the process most of the shining beaches of silver granite sand. But the loch
was too strong for the puny works of man. One fine day, warm and sunny, our
guide tells us that he was working with his sheep high up on the hill, when
the roar and rattle of great stones carried along by the water brought him
down the "screes" at a run. Loch Valley had broken loose. The weir was no
more, and the Gairlin bum was coming down in a ten-foot breast, creamy foam
cresting it like an ocean wave. Down the glen it went like a miniature
Johnstown disaster, while the boulders crashed and ground together with the
rush of the water. When Loch Valley was again seen, it had resumed its
pristine aspect–that which it had worn since the viscous granite paste
finished oozing out in sheets from the great cracks in the Silurian rocks,
and the glaciers had done their work of grinding down its spurs and
outliers. It takes a Napoleon of engineering to fool with Loch Valley.
From this point we keep to
the right, passing the huge moraine which guards the end of the loch and
effectually prevents a still greater flood than that which our master
shepherd witnessed. These mounds are full of what are called in the
neighbourhood "jingling stones." Without doubt they consist of sand and
shingle, so riddled with great boulders that the crevices within are
constantly being filled up and forming anew as the sand shifts and sifts
among the stones. As we proceed the sun is shining over the shoulder of the
Merrick, and we are bound to hasten, for there is yet far to go. Neldricken
and Valley are wide-spreading mountain lakes, lying deep among the hills
which spread nearly twenty miles in every direction. The sides of the glens
are seared with the downward rush of many waters. Waterspouts are common on
these great hills. It is no uncommon thing for the level of a moorland burn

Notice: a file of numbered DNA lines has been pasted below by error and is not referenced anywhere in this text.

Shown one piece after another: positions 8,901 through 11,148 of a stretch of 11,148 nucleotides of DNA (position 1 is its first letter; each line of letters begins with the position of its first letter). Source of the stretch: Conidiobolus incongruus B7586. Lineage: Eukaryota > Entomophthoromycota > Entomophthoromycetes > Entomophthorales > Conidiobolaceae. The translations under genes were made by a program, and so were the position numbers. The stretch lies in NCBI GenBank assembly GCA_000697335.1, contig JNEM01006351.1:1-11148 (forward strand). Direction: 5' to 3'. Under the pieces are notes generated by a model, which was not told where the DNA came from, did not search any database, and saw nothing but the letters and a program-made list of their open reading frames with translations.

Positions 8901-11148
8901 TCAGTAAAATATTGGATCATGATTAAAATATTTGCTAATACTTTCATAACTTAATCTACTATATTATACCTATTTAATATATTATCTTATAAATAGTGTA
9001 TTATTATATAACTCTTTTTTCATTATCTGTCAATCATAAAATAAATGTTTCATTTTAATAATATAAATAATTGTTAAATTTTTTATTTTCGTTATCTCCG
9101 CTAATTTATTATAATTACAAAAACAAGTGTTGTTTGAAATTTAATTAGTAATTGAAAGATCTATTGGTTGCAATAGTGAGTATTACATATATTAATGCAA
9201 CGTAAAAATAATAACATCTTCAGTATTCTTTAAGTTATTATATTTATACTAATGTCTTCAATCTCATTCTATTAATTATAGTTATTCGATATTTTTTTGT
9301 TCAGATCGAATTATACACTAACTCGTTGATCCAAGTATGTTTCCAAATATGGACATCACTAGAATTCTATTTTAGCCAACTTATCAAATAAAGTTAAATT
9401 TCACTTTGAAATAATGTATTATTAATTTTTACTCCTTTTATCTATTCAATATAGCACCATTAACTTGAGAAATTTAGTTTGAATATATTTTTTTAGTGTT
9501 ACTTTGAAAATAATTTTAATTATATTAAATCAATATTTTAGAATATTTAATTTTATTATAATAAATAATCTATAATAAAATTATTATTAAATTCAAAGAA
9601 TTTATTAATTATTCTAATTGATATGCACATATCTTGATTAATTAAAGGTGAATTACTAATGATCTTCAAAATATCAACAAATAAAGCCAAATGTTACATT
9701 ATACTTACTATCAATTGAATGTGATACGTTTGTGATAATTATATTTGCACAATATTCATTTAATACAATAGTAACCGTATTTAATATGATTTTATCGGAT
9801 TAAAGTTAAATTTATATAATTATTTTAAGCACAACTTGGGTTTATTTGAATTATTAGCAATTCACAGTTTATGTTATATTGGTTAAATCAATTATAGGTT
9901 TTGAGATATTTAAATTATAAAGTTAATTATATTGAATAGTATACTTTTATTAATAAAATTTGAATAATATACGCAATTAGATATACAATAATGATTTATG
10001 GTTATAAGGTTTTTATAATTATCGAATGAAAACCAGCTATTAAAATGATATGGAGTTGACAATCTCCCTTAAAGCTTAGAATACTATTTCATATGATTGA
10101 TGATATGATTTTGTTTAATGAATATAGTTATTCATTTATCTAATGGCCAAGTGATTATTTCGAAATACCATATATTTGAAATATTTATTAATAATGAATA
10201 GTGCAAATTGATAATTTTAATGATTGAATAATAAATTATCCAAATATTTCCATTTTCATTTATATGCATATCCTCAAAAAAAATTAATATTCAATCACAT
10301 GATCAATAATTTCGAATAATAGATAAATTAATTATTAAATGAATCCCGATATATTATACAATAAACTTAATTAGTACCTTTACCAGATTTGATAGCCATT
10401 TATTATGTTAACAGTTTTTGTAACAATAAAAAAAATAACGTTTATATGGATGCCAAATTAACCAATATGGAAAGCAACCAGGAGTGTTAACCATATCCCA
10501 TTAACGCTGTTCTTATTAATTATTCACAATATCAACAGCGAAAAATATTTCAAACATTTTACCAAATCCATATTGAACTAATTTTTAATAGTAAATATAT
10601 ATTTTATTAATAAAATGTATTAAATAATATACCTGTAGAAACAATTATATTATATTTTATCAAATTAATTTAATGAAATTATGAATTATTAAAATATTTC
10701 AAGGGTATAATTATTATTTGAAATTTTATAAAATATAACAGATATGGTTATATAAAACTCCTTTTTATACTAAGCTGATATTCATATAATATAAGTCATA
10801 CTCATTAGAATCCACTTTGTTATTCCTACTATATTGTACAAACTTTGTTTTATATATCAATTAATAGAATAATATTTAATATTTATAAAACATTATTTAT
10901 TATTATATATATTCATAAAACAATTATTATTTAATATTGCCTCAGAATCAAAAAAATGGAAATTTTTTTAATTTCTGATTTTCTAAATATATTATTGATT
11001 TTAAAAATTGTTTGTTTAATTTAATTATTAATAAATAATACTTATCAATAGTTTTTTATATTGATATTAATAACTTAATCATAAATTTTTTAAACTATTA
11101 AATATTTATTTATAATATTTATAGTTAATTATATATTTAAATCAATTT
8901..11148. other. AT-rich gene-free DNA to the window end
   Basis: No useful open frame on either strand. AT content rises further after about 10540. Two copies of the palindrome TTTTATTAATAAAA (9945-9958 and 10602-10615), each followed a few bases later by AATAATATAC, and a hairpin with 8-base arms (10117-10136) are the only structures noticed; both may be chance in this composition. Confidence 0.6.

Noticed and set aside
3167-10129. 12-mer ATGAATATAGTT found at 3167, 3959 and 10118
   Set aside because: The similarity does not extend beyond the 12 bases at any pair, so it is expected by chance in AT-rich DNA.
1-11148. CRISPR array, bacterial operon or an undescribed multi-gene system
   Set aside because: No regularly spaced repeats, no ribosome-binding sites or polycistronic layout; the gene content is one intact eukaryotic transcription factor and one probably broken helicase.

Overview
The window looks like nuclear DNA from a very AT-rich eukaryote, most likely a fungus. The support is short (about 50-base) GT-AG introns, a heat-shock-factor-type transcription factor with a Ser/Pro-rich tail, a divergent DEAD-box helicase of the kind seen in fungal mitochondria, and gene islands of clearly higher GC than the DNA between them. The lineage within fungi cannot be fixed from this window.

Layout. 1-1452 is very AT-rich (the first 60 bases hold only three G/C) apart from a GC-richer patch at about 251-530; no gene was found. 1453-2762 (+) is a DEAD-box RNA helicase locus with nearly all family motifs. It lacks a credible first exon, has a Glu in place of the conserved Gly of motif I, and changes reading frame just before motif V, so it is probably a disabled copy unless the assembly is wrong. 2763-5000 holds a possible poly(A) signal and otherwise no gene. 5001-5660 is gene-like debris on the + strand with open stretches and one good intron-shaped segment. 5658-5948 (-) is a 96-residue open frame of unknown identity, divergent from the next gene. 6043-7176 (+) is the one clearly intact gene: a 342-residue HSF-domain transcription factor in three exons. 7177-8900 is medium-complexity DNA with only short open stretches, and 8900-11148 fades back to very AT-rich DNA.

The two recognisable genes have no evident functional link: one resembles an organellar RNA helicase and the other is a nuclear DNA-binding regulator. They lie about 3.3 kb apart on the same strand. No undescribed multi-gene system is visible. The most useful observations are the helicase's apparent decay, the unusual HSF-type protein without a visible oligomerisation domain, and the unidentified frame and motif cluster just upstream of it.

to be raised six or ten feet in the course of a few minutes. A "Skyreburn"
warning is proverbial in the south country along Solwayside. But the Mid
Burn, and those which strike north from Loch Enoch tableland, hardly even
give a man time to step across their normal noisy brattle till they are
roaring red and it is twenty or thirty feet from bank to bank.
These big boulders, heaped
up on one another, often make most evil traps for sheep to fall into.
Sometimes it needs crowbars and the strength of men to extricate those that
happen to be caught there. The dogs that range the hills, questing after
white hares and red foxes, are quick to scent out these poor prisoners.
These prison-houses are named "yirds " by the shepherds. They are especially
numerous on the Hill of Glenhead, at a place called Jartness, which
overlooks Loch Valley. And indeed it is difficult anywhere to see a more
leg-breaking place. It will compare even with that paragon of desolation,
the Back Hill 0' Buchan. It is understood in the district that when the
Great Architect looked upon His handicraft and found it very good, He made a
mental reservation in the case of the "Back Hill o' Buchan."
But our eyes are upwards.
Loch Enoch is the goal of our desire. For nights past we have dreamed of its
lonely fastnesses. Now they are immediately before us. Enoch is literally a
lake in cloudland. Over-head frowns what might be the mural fortification of
some titanic Mount Valerien or Ehrenbreitstein. The solemn battlemented
lines rise above us so high that they are only dominated by the great mass